Needless to say, I was not so lucky as to solve it blindly. After about 15 minutes I suddenly had an entirely new configuration and it looked promising. I wasn't really sure how I had managed it and in panic I tried to reverse what I had done and that took me another 10 minutes. At this point I could not work out how to repeat it! Not terribly bright - in fact it's amazing that I manage to get dressed in the morning! After a further 15 minutes I was able to make that move as and when I wanted and return to the beginning. I could not get any further however. Over about a week of evenings whilst watching TV with Mrs S and jingling away quietly enough not to receive a Whack! Ouch! I managed to get into a third conformation and again could not work out how I had achieved it and also really couldn't reverse it. I continued to play and try to return to the beginning with no success. During a particularly good episode of "The Good Wife", whilst not watching my hands, I noticed a new sliding motion occurring and suddenly I had this:

Solved! It really is as stunning as that - I had no idea at all how I had done this
The challenge now (which everyone agreed) was to put it back and then work out why it had happened and then repeatedly separate the pieces every time. Having the pieces at least allowed me to work out the arrangement that was needed to slide them together and to work out why the 2 shackles were subtly different from each other.

I could slide them back together but for a very long time could not work my way back to the beginning. I knew what type of moves were required but it just wouldn't happen and the secret to that is effectively the secret to the whole design. It is very clever indeed and only by asking yourself "why are the pieces so loose?" can you fully understand the genius of the design.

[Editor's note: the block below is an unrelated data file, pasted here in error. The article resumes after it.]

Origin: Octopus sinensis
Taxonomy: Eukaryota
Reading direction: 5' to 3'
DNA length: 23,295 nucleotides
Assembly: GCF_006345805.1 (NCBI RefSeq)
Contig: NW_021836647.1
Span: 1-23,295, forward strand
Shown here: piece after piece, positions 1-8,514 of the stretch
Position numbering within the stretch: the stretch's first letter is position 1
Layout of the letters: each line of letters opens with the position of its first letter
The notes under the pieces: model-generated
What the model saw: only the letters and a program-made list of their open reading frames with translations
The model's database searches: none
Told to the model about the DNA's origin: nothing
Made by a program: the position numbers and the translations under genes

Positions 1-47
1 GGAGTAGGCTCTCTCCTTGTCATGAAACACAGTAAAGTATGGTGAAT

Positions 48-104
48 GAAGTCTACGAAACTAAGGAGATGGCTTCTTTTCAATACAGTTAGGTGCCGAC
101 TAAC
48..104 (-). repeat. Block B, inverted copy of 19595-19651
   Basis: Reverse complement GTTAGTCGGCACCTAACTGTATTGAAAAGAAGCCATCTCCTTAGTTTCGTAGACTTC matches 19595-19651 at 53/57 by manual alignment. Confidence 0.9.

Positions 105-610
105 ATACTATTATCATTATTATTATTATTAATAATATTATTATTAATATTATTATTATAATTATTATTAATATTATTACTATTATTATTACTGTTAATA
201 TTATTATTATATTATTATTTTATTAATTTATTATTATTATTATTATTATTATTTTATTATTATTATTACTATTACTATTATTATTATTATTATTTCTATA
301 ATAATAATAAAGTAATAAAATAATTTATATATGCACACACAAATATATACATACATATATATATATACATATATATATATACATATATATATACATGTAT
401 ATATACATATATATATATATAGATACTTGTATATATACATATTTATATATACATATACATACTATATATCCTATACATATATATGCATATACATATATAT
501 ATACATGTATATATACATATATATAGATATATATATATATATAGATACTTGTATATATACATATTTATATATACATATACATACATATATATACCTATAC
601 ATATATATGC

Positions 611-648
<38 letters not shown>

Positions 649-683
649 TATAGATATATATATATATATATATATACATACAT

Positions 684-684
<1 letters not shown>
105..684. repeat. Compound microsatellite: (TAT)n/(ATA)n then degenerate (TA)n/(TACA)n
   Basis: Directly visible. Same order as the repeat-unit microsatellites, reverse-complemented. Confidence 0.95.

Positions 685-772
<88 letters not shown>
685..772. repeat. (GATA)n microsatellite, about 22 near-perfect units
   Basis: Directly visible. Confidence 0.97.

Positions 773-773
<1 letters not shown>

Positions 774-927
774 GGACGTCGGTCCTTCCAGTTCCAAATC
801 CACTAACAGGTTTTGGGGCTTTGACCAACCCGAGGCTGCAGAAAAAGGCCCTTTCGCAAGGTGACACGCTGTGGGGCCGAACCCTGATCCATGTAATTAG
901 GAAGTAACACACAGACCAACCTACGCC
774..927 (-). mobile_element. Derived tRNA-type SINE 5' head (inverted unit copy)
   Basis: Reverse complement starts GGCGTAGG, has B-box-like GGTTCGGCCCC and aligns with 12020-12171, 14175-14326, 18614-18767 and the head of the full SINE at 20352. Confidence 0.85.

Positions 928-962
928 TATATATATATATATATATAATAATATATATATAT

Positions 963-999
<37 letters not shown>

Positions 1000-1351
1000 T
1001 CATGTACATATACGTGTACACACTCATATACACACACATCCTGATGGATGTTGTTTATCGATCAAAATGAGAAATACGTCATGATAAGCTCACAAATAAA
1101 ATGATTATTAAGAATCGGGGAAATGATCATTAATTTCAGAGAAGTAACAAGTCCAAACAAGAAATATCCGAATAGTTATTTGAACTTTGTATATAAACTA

I am actually tempted to say that this puzzle should be rated as a 6 out of 6 or 10 (Mind Boggling) out of 10 by Puzzle Master. However it is not quite as tough as the Cast Quartet or Cast Vortex and so maybe it should be a 5½? The worry bead potential of this one is definitely not to be underestimated - I have been playing with it for absolutely ages and I never seem to get tired of it. The correct sequence of subtle moves are just so clever. This one is not really for kids or newbies but any reasonably good puzzler really MUST have this one in their collection. Buy it - at $15 (£11) it is well worth it.



An Update on the Cast Hexagon

I reviewed the Cast Hexagon last month and was generally very pleased with it but after advertising about my post on Facebook I was advised by 2 very skilled puzzlers that there is an alternative assembly possible. To be honest it had never even occurred to me that this might be achievable and I had never looked for it. A small hint was posted by by Stanislav Knot (a VERY experienced puzzler) and I proceeded to search for a method to put it together. So if you have solved the Cast Hexagon once or twice in the "correct way" have a look at this clue and see whether you can make it another way with the pieces all reversed in their orientation:

Assemblies of the Cast hexagon - thanks to Stan
The new assembly did not take too long but was a fun thing to explore - here's proof that there are two (no, I have not flipped it in an image editor!)

Original solution
Alternative solution
This is another reason to encourage you to buy the Cast Hexagon too!



5 comments:

  1. I really enjoyed this one too. A very original puzzle. And you finally understand why it was originally named cassette after a little play and progress.

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    Replies
    1. Ah yes! I forgot about the cassette name! Moving from reel to reel! Reelly clever idea!

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  2. Nice review as always. Wanted to point out that mrpuzzle only has 3 hanayamas on their site ..

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    Replies
    1. I hadn't realised that but I'm sure Brian won't mind some free advertising!